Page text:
ADD + Homeschool Math Curriculum = A Success Story?

In a recent article (9/22/10) in Time Magazine’s Healthland, entitled ADHD: Global Epidemic or Just a Bunch of Fidgety Kids? John Cloud asks if dosing children with stimulants like Ritalin may be an overreaction to simple fidgeting. Nearly 3% of U.S. schoolchildren now take stimulant drugs like Ritalin, most of them boys between the ages of 6 and 14. Removing your children from the classroom (and hence the need to sit still) to homeschool them may be a viable solution. And of all subjects, math may benefit most from a homeschool curriculum.

Cloud says, “The rise in ADHD diagnoses among kids indicates one of two things: either children are more fidgety and less able to focus these days, or parents and doctors have become less patient with the squirms and jiggles of childhood. Probably both things are true: there’s more to distract kids today… and parents have a solution to fidgety children not open to their grandparents: diagnose them with ADHD and treat them with Ritalin.”

Perhaps several different but related issues have come together to create this crisis. 1) The proliferation of distracting toys, electronic and otherwise, severely hampers students’ innate ability to pay attention and stay on task. 2) The standardization and rigidity of curriculum in the mainstream school system curtails teacher flexibility and creativity, and results in increasingly dry and boring lessons. 3) The cutbacks in non-academic subjects contribute to the widespread lack of interest and creativity. 4) Less and less parent involvement in all phases of child rearing.

Homeschooling puts you, the parent, back in the driver’s seat. All of the issues listed above are addressed by schooling at home. Parents can provide interesting, imaginative, creative, and engaging homeschool curriculum, while augmenting their academic programs with enrichment like art, music, sports… the possibilities are endless. A homeschooling parent’s involvement is a needed and welcome factor that strengthens every child’s general wellbeing and confidence.

Cloud cites ADHD research from the University of Central Florida that suggests that “acting hyperkinetic… is not always a sign that a child is distracted and not learning. According to psychologist Mark Rapport of UCF, squirming and fidgeting can be a way children maintain their cortical arousal – especially their working memory – when faced with a dull task. Rapport has found that kids with ADHD who are told to sit still perform worse on tests than those who are allowed to move around naturally.” Again, crucial reasons to consider homeschooling.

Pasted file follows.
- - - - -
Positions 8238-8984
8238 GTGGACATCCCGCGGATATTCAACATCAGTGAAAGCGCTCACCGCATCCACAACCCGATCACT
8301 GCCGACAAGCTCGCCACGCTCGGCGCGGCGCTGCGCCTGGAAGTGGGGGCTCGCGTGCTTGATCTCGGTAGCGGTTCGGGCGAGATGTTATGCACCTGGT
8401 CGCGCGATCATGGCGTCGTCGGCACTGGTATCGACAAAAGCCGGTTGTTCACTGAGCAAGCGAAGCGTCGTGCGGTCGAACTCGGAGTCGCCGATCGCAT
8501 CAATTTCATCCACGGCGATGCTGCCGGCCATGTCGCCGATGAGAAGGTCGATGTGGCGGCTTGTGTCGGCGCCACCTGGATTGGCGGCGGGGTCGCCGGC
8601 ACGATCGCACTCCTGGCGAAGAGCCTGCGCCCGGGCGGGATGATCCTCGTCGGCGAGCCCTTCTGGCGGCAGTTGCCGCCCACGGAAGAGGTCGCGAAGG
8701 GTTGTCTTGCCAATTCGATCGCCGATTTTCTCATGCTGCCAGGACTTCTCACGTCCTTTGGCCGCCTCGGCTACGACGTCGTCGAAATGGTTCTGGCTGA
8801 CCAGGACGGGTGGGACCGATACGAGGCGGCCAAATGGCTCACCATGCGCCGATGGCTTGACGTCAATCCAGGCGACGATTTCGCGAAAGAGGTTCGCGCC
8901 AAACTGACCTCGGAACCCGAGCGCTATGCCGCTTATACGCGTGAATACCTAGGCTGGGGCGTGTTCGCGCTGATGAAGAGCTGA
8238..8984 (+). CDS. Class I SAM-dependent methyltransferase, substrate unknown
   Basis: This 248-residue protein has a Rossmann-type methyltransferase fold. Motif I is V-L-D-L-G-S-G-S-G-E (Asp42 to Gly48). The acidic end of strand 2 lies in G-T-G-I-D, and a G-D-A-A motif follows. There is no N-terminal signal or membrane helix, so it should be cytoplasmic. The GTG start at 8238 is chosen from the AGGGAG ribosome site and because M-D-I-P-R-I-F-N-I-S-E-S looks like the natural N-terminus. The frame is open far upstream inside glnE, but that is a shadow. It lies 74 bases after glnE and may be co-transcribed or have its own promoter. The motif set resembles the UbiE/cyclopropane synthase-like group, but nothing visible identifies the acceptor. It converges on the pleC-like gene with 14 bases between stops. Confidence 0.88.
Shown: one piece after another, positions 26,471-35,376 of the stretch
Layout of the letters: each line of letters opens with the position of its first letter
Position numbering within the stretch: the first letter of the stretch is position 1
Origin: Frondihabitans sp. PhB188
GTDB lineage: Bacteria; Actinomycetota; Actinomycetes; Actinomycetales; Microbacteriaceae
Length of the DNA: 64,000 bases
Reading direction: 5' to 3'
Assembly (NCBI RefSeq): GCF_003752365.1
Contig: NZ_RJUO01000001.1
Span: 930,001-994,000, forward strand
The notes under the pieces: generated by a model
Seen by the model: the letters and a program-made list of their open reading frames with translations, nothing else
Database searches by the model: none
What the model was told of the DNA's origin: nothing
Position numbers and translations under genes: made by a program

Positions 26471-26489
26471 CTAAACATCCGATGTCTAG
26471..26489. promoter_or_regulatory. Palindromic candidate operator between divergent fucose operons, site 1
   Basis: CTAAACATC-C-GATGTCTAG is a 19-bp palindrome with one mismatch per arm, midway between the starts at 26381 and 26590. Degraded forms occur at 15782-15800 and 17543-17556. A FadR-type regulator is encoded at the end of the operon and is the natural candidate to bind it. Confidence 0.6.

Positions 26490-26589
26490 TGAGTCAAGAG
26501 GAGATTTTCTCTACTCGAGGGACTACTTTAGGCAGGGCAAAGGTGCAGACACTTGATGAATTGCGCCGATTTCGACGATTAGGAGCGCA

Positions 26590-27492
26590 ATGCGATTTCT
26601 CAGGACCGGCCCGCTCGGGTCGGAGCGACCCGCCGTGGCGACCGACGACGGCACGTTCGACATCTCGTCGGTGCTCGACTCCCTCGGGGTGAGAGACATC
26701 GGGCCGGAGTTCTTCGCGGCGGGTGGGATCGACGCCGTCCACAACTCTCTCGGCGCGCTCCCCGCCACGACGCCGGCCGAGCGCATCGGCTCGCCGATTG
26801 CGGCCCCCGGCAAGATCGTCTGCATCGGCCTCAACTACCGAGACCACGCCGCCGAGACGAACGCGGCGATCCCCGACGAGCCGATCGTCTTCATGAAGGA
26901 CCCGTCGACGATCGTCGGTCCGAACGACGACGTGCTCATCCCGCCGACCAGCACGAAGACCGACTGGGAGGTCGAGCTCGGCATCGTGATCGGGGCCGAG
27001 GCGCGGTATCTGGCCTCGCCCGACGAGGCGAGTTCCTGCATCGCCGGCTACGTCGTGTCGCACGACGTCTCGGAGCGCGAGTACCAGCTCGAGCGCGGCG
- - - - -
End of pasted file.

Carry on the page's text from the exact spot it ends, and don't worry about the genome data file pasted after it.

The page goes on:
Math is perhaps the most challenging subject to teach children diagnosed with ADD/ADHD. There is so much less room to be creative and interesting, so much temptation to teach math in a no-frills, all-drill format. This can be a recipe for failure with a child predisposed to inattention and boredom. A well-constructed homeschool math curriculum can be just the solution.

Your homeschool math curriculum allows you, the parent-teacher, the flexibility to adjust the curriculum to suit your children’s needs. Here are some simple, common sense suggestions that can enhance and enable any student’s (but especially ADD/ADHD students) success with math:

1) Use color to differentiate the 4 processes (i.e., green=addition, blue=subtraction, red=division, and yellow=multiplication).
2) Allow the use of charts to help with calculation, especially multiplication.
3) Provide manipulative’s for both teaching and math practice.
4) Have students use graph paper (or use lined paper vertically) to help with place value and number alignment.
5) Provide models of sample problems.
6) Teach all steps needed to solve problems and list the steps clearly.
7) Use art as a tool to help with visualization and to enhance creativity and interest.
8) Provide handy, concise card sets that delineate essential rules and concepts.
9) Use games for drills and practice.
10) Teach finger tricks for the more difficult multiplication tables.
11) Have students work in groups or teams.
12) Advocate active math. Add movement to all drills and practice.

Math By Hand features all of the above and more. Hands-on, experiential learning is the panacea for many of the ills facing our beleaguered students, classrooms, teachers, and schools. Consider homeschooling, and consider applying all of the above suggestions to your homeschool math curriculum. You and your healthier, happier, successful student(s) will see first hand that indeed, ADD + Homeschool Math = Success!